July 22, 2013 -- As Americans struggle to piece together a comfortable retirement, members of Congress who have helped create many of the laws that shape such planning enjoy a nicer retirement than the average American, according to a new Bankrate.com analysis.
Chris Kahn, Bankrate's research and statistics editor, said the website receives a lot of questions from readers about retirement benefits, and Bankrate staff wanted to know how those benefits compared with those of elected officials.
Though fewer than one in five private sector workers qualify for a pension, according to the U.S. Bureau of Labor Statistics -- down from more than four in five in the early 1980s -- members of Congress all qualify for federal pension programs that pay from $40,000 and up per year.
"Members of Congress and other federal workers pay very little for their retirement investments," Kahn said.
For example, members of Congress have access to the federal Thrift Savings Plan. The federal government matches contributions up to 5 percent, in addition to a 1 percent giveaway whether or not the employee contributes. The expense ratio of the TSP in 2012 was just 0.03 percent, an improvement from the expense ratios paid by 401(k) investors for equity funds. That's 0.63 percent, according to the Investment Company Institute. The average private sector employer match is just 4.1 percent. The TSP is on top of pensions congresspeople get.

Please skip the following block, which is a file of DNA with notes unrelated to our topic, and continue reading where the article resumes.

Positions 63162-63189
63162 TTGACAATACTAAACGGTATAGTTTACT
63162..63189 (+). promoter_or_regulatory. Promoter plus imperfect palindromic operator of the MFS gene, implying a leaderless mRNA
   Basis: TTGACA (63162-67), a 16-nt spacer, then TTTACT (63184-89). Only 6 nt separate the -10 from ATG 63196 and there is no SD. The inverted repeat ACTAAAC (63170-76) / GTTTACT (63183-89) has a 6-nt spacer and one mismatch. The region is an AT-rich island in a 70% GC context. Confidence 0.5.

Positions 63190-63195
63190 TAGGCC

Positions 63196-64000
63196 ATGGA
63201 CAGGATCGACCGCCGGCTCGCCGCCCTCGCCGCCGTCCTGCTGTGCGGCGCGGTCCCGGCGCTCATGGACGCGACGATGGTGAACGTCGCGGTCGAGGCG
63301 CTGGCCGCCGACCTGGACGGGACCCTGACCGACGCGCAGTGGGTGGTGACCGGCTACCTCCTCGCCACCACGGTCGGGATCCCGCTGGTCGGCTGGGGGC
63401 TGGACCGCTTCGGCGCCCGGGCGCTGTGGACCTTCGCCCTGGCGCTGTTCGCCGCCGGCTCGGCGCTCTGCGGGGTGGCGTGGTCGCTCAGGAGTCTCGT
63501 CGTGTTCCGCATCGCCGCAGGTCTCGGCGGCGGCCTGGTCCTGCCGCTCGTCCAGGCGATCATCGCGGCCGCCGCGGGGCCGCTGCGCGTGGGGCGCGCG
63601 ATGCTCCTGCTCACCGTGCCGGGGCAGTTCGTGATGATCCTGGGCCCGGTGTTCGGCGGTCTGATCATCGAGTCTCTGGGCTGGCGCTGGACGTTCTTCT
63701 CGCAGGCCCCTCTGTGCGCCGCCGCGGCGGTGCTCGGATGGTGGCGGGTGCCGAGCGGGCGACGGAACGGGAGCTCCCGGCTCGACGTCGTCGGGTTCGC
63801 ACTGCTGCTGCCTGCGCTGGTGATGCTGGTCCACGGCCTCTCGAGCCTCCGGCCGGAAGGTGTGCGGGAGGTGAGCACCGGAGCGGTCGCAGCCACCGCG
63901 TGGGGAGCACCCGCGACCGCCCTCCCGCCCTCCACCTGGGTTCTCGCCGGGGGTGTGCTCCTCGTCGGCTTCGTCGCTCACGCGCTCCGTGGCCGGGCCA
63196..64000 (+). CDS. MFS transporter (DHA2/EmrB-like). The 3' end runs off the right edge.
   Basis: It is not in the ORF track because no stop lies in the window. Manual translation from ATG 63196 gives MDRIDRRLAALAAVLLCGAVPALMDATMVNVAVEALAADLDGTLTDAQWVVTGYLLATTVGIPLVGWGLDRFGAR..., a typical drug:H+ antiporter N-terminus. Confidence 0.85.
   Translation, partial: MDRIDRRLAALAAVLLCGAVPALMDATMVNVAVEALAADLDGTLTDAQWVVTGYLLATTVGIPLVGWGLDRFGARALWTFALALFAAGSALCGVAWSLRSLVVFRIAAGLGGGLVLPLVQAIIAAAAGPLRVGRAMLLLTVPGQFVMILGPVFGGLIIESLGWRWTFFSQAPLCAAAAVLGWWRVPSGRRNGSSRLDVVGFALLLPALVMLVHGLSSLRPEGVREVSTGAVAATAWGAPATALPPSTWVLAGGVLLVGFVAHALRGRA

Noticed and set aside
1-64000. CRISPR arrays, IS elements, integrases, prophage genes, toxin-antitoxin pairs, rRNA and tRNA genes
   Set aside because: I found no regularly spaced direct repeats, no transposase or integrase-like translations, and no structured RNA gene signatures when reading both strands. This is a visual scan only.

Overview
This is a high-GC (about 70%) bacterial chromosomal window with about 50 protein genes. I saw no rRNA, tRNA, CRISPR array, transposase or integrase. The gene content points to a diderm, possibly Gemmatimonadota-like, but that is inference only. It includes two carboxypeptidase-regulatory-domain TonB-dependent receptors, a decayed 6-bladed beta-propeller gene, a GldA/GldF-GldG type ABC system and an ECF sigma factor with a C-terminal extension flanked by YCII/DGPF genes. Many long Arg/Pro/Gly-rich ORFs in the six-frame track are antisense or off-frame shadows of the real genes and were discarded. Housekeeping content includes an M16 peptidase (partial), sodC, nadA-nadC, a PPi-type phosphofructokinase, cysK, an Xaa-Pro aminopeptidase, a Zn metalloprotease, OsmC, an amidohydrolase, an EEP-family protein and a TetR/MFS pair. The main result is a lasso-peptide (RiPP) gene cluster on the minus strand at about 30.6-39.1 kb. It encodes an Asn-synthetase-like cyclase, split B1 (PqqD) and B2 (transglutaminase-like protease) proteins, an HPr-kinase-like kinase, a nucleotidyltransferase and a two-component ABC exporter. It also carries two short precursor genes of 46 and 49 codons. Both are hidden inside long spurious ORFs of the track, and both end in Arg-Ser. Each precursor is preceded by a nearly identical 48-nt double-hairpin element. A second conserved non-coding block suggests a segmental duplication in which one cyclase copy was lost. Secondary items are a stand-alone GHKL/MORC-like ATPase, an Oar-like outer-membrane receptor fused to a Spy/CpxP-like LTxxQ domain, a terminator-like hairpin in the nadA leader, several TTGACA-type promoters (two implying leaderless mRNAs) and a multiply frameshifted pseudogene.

Members of Congress can get health coverage through the Federal Employees Health Benefits Program in which the government pays between 72 to 75 percent of the premium cost.
A member of Congress retiring with 20 years of service under Federal Employees' Retirement System and a high three-year average salary of $174,000 would get an initial annual FERS pension of $59,160.
A member of Congress retiring with five years' service under the Civil Service Retirement System and 25 years under FERS at the same salary level would get an initial annual pension of $89,610.
A member of Congress retiring with 30 years of service under the CSRS offset plan would get $130,500 year, though at age 62 or older, this amount would be reduced by the amount received from Social Security attributable to federal service.
Kahn said the biggest takeaway for consumers is that the federal government has long been considered a source of excellent jobs with great benefits.
"That's still the case today," he said. "And Congressmen, who earn six-figure salaries, tend to generate bigger retirement benefits than other federal workers. If you want to retire like your Congressman, you may need to work a little harder and save a little more."